In the first two weeks of this year, Asian governments and corporations issued $45 billion in dollar-denominated bonds, according to financial services company Dealogic.
The amount is three-quarters of the total of such debt Asia took on in all of January 2020.
Governments claim they are using the new debt to cover costs of caring for COVID patients during the pandemic and repairing damage from the global economic shutdown; corporations are taking on debt to buy competitors and other firms weakened by the crisis.
Among the month's biggest deals so far, South Korean chipmaker SK Hynix issued a $2.5-billion bond to help it buy Intel's NAND division, which makes solid-state computer memory devices.
It was the biggest bond ever issued by a non-financial business in the country’s history and drew five times more offers for purchase than it could accommodate.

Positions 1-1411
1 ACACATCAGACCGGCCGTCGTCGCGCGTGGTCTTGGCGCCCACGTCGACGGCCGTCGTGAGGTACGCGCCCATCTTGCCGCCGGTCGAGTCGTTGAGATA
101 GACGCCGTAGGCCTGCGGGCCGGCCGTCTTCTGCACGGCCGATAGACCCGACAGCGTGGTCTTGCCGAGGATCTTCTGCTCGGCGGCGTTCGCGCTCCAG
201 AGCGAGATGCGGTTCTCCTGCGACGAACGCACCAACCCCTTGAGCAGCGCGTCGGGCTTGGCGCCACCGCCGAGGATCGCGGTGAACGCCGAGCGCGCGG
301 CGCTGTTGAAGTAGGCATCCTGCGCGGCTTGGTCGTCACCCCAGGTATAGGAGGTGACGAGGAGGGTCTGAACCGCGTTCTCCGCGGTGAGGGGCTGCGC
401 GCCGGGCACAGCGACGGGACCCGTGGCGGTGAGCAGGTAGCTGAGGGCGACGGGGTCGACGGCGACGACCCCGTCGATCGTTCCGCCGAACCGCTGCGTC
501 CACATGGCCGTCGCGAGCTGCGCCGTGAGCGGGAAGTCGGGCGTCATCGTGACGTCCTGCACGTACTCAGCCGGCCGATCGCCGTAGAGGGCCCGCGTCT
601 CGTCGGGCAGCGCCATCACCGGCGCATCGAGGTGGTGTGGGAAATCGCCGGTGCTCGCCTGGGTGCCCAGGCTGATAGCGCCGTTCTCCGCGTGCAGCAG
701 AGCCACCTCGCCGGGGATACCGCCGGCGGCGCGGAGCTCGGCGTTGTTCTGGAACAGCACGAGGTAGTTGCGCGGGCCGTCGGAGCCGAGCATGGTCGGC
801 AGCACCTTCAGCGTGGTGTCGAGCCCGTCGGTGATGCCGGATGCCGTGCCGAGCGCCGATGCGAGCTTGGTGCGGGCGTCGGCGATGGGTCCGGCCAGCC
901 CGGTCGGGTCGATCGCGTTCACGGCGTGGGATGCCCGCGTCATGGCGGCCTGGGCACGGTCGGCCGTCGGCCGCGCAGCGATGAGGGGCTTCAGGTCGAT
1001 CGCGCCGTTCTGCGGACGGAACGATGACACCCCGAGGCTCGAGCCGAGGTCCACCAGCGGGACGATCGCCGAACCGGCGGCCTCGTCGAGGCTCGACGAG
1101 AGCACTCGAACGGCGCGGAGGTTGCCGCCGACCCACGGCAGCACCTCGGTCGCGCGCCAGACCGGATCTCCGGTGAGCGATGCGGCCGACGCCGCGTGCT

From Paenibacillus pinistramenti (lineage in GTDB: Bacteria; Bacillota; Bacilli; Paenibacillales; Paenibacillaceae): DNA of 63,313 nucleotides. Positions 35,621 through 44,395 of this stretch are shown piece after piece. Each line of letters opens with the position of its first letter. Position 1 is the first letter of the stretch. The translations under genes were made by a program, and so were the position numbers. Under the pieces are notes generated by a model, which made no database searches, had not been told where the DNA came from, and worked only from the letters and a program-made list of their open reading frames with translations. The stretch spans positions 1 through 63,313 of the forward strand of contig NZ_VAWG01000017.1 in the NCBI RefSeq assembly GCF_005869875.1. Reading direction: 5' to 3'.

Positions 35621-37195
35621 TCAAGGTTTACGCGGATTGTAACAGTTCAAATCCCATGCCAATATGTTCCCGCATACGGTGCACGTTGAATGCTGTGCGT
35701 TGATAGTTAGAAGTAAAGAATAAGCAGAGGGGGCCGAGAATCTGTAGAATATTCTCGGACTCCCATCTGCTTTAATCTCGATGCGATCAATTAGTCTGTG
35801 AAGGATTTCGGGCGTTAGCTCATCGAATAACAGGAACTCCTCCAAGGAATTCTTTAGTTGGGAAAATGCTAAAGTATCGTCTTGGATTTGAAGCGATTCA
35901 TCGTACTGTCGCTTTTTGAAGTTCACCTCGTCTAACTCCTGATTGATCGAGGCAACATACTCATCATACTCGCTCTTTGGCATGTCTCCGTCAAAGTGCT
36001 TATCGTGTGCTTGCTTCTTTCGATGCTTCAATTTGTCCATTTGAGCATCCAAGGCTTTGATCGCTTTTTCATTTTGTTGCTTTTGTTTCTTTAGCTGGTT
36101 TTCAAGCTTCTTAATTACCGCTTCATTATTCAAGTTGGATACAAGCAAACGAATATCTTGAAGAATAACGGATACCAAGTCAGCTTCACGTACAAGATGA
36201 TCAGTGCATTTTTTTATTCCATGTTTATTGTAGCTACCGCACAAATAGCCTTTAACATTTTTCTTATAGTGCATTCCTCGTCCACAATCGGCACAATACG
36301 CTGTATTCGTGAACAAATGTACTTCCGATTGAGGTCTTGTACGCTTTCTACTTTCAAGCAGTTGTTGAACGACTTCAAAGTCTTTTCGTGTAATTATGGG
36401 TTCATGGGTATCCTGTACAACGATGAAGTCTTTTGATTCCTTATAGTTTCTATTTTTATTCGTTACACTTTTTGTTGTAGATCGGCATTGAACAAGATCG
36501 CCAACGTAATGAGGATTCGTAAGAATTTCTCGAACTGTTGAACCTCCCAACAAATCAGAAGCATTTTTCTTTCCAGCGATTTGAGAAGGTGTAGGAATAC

The Indonesian government sold $4 billion in bonds; a portion of the money will fund a COVID vaccine campaign.
Even Singapore Airlines, now operating a fraction of its pre-pandemic schedule and struggling to survive, was able to raise $500 million in dollar debt.
The borrowing isn’t slowing; Chinese e-commerce giant Alibaba is planning to issue $8 billion in dollar bonds later this month, the Times reported on 19 January.
TREND FORECAST: More dollar-denominated debt pours more bucks over the world, inflating the dollar bubble as the dollar weakens in value.
With the U.S. Federal Reserve indicating it will keep interest rates near zero for the next two years, the world will remain awash with cheap dollars, thus juicing the dollar-borrowing binge.
Should economic conditions rapidly deteriorate in the U.S. and/or the equity markets tank, we forecast the Fed will drive interest rates into negative territory. However, when the U.S. markets and economy do tank, so, too, will the rest of the world. And those piling up dollar debt will go bust, unable to pay what they have borrowed.